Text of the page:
Standard testing for digestive issues can include colonoscopy and gastroscopy - where scopes (camera like devices) are used to take a look at the inside of the colon or gut. These can pick up pathology such as polyps, colon cancer, inflammatory bowel disease and gastritis (inflammation and ulceration of the stomach or oesophagus). In some cases doctors will run a PCR test to look for bacteria and parasites in the stool such as blastocystis and giardia. While these tests are useful, there is a whole host of other things that can be tested that give us a really good insight into the digestive system. For example, knowing what levels of good bacteria are present is very important and assessing enzyme levels and short chain fatty acid levels can highlight underlying gut issues and dictate the best treatment strategy. A complete digestive stool test yields lots of information that can give a detailed look at gut function.

SIBO-testingBreath testing for Helicobacter pylori is a standard test now for stomach ulcers and gastritis. The lactulose SIBO breath test is also a very specific functional test to more accurately assess and diagnose the underlying cause of irritable bowel symptoms such as bloating, wind and erratic stools. Food intolerance testing can show what foods might be contributing to health issues - including digestive issues, allergies, sinusitis, eczema and asthma.  Leaky gut can be diagnosed based on the intestinal permeability test. A functional liver detoxification profile takes a look at how efficient the liver is at detoxing certain chemicals - which is far more useful than a standard liver function test which only measures liver enzyme levels - which tend to be elevated with inflammation of the liver and do not determine the cause. We often want to get a sense of how well the liver is functioning in a day to day sense, and the liver detox profile is the best test for that.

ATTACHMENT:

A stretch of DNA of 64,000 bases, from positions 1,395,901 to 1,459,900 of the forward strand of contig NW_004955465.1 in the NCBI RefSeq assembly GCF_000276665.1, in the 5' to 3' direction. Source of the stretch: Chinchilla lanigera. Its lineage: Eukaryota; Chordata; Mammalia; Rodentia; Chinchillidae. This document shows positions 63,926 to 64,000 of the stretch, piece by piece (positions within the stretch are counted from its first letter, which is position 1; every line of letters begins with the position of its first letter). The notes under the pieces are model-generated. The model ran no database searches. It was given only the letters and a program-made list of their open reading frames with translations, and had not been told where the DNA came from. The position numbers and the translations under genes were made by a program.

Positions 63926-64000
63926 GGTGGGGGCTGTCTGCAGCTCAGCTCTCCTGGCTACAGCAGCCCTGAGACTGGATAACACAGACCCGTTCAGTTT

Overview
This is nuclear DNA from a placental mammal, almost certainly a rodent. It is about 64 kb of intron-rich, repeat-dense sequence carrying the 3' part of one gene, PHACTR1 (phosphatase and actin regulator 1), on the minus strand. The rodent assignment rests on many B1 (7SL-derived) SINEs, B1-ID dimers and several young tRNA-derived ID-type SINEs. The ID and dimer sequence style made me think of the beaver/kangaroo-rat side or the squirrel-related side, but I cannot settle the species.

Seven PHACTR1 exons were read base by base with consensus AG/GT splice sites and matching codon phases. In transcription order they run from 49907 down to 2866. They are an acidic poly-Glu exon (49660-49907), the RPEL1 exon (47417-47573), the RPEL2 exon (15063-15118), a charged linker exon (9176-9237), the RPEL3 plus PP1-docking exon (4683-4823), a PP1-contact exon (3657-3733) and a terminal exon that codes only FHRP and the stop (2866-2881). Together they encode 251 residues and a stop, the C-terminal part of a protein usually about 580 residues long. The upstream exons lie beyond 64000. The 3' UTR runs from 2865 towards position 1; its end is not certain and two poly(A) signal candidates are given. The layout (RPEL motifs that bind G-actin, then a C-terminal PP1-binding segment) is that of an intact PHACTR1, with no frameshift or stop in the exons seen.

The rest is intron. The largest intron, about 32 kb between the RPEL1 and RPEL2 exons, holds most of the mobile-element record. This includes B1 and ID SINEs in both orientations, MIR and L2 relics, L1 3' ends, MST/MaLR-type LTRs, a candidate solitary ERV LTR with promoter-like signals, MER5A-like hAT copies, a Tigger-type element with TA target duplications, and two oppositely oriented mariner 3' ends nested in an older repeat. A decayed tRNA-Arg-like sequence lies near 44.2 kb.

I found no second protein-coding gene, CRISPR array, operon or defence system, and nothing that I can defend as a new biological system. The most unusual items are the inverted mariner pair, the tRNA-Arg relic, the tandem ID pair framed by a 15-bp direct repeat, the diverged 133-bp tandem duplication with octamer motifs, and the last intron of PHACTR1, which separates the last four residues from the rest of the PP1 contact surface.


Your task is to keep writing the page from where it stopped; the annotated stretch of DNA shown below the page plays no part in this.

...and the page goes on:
Hormones and Reproduction

Standard blood tests are useful for looking at hormone levels, but they tend to give a fairly broad understanding. For example, there are at least 4 different types of oestrogen that can be tested, some of which are more proliferative and linked to breast and endometrial cancers while others are more protective and less damaging. Standard blood tests just give the total oestrogen level and do not differentiate between the different types. Understanding the amounts of different hormones present will also potentially highlight issues with poor excretion of hormones and poor liver function and give specific treatment strategies to reduce risk of disease and treat specific issues such as heavy periods. Functional tests look at salivary levels as well as dried urine to give a more sensitive and detailed assessment of hormone status.